Israeli researchers have built a molecular computer using enzymes as logical gates, according to New Scientist. the scientists used "two enzymes -- glucose dehydrogenase (GDH) and horseradish peroxidase (HRP) -- to trigger two interconnected chemical reactions." And the enzyme-based computer was able to perform computations using these chemical logic functions. But don't rush to your computer store: this kind of computers is not designed for speed. Instead, it could be 'implanted' inside your body for intelligent drug delivery or to complex drug therapies.
Here is a short description of the molecular computer built by a team led by Professor Itamar Willner of the Hebrew University of Jerusalem.
The team built their computer using two enzymes - glucose dehydrogenase (GDH) and horseradish peroxidase (HRP) - to trigger two interconnected chemical reactions. Two chemical components - hydrogen peroxide and glucose - were used to represent input values (A and B). The presence of each chemical corresponded to a binary 1, while the absence represented a binary 0. The chemical result of the enzyme-powered reaction was determined optically.
The enzyme computer was used to perform two fundamental logic computations known as AND (where A and B must both equal one) and XOR (where A and B must have different values). The addition of two further enzymes - glucose oxidase and catalase - connected the two logical operations, making it possible to add together binary digits using the logic functions.
Below is a diagram showing endonuclease-based logic gates described in a previous work, "Endonuclease-based logic gates and sensors using magnetic force-amplified read out of DNA scission on cantilevers" (Credit: Itamar Willner et al.).
Here is a short explanation available from Moldynlogic (Molecular Logic Machines by Electronic Excitations and Inter- and Intra- Molecular Quantum Dynamics), a EU project, which helped to fund the research described here today.
The endonuclease scission of magnetic particles functionalized with sequence-specific DNAs, which are associated on cantilevers, is followed by the magnetic force-amplified readout of the reactions by the nano-mechanical deflection/retraction of the cantilevers. The systems are employed to develop AND or OR logic gates and to detect single base mismatch specificity of the endonucleases. The two endonucleases EcoRI (EA) and AscI (EB) are used as inputs.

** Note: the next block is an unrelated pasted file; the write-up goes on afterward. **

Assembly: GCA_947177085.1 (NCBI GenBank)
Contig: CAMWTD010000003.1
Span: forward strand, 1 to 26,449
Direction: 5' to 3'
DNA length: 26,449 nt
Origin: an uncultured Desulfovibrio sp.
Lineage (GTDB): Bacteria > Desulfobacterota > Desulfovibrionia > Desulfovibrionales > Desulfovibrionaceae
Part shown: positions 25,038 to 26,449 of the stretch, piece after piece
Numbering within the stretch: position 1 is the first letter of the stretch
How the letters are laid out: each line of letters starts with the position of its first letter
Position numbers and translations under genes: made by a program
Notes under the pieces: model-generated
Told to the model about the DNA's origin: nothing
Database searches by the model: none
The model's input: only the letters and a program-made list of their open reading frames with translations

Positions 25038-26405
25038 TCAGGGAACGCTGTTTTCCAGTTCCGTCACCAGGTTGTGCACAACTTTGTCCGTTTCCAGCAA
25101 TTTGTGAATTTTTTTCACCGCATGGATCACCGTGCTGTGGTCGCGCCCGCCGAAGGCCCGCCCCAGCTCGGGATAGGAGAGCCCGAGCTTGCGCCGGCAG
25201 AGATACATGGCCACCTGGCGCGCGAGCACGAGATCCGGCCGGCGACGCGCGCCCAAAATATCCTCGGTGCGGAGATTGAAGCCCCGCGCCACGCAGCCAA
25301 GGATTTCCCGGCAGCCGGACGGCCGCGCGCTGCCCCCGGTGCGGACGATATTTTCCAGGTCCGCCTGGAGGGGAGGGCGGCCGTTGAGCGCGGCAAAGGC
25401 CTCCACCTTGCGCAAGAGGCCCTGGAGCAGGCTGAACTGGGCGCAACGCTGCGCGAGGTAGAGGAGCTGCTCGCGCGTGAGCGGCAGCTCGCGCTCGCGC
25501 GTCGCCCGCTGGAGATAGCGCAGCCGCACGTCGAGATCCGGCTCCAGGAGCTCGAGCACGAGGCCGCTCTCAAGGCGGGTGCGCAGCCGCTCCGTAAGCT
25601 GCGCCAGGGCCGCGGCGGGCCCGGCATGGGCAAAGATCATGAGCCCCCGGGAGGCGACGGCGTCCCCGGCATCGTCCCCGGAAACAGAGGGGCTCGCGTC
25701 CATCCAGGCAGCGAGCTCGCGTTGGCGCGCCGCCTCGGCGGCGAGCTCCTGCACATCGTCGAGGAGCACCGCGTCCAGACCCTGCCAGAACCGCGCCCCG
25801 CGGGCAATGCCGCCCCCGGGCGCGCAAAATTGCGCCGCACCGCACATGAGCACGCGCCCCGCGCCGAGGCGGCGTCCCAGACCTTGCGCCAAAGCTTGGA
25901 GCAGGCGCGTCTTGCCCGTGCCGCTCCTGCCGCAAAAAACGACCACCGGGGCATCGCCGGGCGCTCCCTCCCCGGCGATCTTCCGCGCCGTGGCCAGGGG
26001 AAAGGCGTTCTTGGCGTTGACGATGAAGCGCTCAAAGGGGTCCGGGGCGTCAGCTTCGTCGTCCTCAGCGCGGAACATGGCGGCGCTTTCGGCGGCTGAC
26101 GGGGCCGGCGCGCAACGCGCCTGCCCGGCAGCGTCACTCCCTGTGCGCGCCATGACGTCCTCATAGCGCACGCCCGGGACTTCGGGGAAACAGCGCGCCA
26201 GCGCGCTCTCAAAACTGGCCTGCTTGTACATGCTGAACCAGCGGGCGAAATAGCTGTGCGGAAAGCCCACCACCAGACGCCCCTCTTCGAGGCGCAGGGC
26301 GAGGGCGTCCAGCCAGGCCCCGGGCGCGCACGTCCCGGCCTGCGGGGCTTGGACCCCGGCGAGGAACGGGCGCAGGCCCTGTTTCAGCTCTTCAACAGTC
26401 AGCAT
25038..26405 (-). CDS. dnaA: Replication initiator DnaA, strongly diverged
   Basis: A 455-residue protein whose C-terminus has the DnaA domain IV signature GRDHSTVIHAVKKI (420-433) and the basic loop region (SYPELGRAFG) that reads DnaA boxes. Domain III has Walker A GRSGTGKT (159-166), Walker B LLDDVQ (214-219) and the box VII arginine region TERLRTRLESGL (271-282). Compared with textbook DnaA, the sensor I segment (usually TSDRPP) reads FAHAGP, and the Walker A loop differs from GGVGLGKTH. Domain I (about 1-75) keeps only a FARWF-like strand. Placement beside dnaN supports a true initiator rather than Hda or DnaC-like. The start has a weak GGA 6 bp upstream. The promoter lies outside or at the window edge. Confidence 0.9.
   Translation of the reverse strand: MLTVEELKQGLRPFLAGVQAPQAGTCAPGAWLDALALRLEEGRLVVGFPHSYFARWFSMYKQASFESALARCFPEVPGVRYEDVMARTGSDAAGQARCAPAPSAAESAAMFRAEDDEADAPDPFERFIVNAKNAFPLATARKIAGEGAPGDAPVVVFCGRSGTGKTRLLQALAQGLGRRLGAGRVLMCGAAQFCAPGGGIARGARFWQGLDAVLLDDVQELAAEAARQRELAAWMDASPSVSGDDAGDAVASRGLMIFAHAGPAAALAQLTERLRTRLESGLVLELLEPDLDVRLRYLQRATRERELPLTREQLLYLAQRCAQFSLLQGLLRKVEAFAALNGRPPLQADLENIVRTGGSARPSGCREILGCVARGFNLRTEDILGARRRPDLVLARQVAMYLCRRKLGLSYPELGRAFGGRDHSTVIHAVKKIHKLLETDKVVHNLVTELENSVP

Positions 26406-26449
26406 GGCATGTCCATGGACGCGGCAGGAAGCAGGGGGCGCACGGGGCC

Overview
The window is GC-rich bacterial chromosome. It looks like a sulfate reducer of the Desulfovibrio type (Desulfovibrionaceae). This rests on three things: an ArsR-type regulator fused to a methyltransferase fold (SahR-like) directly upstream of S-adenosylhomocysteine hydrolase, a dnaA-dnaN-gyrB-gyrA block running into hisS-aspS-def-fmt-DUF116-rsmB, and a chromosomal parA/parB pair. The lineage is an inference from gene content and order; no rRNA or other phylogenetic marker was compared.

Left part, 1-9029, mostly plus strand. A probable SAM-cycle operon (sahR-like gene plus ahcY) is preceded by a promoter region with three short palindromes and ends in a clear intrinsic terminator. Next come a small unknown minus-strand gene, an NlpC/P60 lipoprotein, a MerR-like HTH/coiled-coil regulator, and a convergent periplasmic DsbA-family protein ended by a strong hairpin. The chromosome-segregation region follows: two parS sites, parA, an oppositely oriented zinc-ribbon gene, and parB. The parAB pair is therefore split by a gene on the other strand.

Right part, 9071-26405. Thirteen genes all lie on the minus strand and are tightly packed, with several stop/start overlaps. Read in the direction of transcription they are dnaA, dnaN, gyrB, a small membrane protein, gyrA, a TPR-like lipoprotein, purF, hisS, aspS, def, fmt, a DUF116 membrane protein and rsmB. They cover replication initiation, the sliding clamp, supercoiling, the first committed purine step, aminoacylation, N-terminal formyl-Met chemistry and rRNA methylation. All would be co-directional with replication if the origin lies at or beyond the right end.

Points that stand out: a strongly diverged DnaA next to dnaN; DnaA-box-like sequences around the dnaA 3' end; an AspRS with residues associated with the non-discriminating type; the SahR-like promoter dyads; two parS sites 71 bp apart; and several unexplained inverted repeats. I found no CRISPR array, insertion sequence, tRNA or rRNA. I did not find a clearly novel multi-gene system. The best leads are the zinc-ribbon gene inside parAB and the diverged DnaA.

But don't confuse these enzyme-based computers with their chemical cousins that are DNA computers. Those can potentially be faster than today's computers because of their intrinsic parallelism capabilities. On the contrary, computing with enzymes is very slow as reports New Scientist.
But Willner says his enzyme computer is not designed for speed – it can take several minutes to perform a calculation. Rather, he envisages it eventually being incorporated into bio-sensing equipment and used, for example, to monitor and react to a patient's response to particular dosages of a drug.
For more information, this research work has been published by the journal Angewandte Chemie International Edition under the title "Elementary Arithmetic Operations by Enzymes: A Model for Metabolic Pathway Based Computing" (Volume 45, Issue 10, Pages 1572-1576, February 27, 2006). Here is how access to this article. And here is a link to a summary of this paper (via PhysOrg.com). Here is the introduction.
Computers are really very simply put together. They only understand two responses: yes or no, expressed as 1 or 0 in binary. Using logic operations, this can be used to program calculations and their results. Biological systems behave in a similar way: a stimulus acts on an ensemble of molecules, setting off defined chemical reactions. This analogy inspired I. Willner and his co-workers to use a combination of coupled enzymes to construct a simple circuit in which enzymatic reactions correspond to logic operations.
If you want to learn more about these enzyme-based computers, you can check this page from Yissum, the Technology Transfer Company of the Hebrew University of Jerusalem about a patented method to build "Enzyme-Electrodes for Biosensor Applications." Here is a short introduction.
A general method has been developed that assembles enzyme-electrodes, which attains electrical contact between the enzyme and electrode. The enzyme electrodes yield an amperometric (current) response proportional to the concentration of the respective analyte in the sample. The method of preparation of the enzyme electrodes is based on the organization of a covalently-linked enzyme monolayer or multilayers on the electrode surfaces. Enzyme electrodes for the sensing of glucose, lactate and other substrates, were developed. This generic method was further developed by tailoring of enzyme-electrodes by the reconstitution of apo-flavoenzymes onto relay-FAD monolayers. The resulting enzyme-electrodes yield unprecedented current densities.
But what will these enzyme-based computers useful for? They might be used as "as implantable devices that respond to metabolic pathways or follow complex drug therapies," a view shared by Martyn Amos from University of Exeter, UK, who said to New Scientist that these devices have a great potential.
"If such counters could be engineered inside living cells, then we can imagine them playing a role in applications such as intelligent drug delivery, where a therapeutic agent is generated at the site of a problem," Amos says. "Counters would also offer a biological 'safety valve', to prevent engineered cells proliferating in an uncontrolled fashion."
Sources: Will Knight, New Scientist, February 23, 2006; and various web sites
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